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More than physical work injury may result from trench collapse

Those in Illinois and other states who have to spend time working in trenches put their lives on the line every time they enter such excavations. There are strict regulations for trench safety, and clear guidelines for precautions to prevent collapses. However, some business owners disregard these rules because of the costs and extra time required to safeguard trenches. A worker in a neighboring state recently suffered a work injury when he was trapped in a trench on a recent Wednesday.

An incident report indicates that a 40-year-old worker was in a trench at an apartment complex where he was doing repairs. The trench was 10 feet deep, and when the walls collapsed, four feet of mud buried the man up to his waist. Firefighters responded to the construction site at approximately 11:30 a.m., finding the worker trapped but conscious.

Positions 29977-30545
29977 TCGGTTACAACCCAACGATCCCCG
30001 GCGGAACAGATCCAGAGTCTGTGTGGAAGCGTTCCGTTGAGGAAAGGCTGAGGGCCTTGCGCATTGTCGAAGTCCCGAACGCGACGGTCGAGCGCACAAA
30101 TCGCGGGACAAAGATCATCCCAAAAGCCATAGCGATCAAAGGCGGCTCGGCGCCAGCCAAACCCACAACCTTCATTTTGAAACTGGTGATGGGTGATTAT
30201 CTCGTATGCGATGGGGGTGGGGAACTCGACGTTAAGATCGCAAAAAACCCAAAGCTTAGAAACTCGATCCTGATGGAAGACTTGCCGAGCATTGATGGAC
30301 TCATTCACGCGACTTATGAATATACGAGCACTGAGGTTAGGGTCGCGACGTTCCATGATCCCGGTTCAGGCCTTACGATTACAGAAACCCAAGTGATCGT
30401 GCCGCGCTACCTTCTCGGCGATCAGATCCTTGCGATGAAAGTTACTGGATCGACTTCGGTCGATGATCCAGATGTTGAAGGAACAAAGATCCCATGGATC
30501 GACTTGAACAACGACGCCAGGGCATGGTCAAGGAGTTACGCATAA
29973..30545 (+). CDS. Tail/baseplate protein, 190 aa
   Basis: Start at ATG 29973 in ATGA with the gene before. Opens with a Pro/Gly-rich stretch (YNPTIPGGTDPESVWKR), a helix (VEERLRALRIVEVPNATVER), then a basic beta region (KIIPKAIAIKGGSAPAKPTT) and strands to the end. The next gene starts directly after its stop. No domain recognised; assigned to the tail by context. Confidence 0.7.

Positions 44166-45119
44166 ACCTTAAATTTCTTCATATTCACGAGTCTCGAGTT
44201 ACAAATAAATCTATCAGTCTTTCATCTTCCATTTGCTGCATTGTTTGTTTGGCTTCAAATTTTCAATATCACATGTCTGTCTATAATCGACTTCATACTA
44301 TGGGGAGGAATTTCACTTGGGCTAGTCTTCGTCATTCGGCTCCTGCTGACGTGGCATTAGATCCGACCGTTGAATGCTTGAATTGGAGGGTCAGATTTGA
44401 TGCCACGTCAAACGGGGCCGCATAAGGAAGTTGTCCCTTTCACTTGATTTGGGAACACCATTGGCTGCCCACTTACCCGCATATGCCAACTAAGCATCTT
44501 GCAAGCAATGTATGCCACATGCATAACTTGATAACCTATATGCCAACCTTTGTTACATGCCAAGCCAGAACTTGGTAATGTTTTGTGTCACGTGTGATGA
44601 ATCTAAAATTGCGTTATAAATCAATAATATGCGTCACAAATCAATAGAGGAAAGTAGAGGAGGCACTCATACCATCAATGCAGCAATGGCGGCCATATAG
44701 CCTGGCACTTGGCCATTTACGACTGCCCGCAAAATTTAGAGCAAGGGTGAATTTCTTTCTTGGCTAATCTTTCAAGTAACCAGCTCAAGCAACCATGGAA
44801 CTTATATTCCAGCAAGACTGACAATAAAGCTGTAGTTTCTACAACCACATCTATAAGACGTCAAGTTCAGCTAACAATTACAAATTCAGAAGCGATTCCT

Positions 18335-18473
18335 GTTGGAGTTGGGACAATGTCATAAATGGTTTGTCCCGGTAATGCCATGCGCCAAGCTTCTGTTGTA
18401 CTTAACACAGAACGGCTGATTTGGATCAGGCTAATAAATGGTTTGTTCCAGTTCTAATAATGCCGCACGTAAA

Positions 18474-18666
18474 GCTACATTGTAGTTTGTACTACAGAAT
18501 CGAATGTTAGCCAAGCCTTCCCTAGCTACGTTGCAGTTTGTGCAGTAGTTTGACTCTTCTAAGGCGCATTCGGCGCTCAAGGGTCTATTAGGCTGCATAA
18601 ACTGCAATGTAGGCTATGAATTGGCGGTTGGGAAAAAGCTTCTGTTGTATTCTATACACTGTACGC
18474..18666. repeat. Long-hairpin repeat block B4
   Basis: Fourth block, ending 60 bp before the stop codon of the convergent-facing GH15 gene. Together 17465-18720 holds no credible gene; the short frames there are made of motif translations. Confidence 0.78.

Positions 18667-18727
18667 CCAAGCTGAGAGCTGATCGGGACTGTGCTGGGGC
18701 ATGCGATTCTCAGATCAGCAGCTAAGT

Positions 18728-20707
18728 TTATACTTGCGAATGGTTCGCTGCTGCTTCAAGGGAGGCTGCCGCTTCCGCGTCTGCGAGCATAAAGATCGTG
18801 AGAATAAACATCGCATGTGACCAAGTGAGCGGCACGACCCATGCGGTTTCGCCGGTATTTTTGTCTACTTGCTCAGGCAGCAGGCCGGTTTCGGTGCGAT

The rescuers started by securing the wall that presented the most danger before they entered the trench to help the victim, who was struggling to breathe by that time. He was also handed a shovel to help clear away the mud. The rescue process lasted more than 2 1/2 hours during which time the victim received IV fluids and oxygen. Once the man was extricated from the trench, firefighters rushed him to a hospital for treatment of hypothermia and lacerations.

As most trench collapses are fatal, this worker is clearly fortunate to be alive. Like a victim of a work injury in Illinois, he will be entitled to pursue financial assistance with medical expenses and lost wages due to absence from work. Workers' compensation insurance benefits typically cover these losses. However, in the aftermath of a traumatic incident such as this one, the victim may suffer PTSD. He may want to seek the help of an experienced workers' compensation attorney to pursue additional compensation if applicable to the circumstances.

Source: kansascity.com, "Firefighters rescue worker trapped in KC trench collapse", Glenn E. Rice, Robert A. Cronkelton, Nov. 30, 2016

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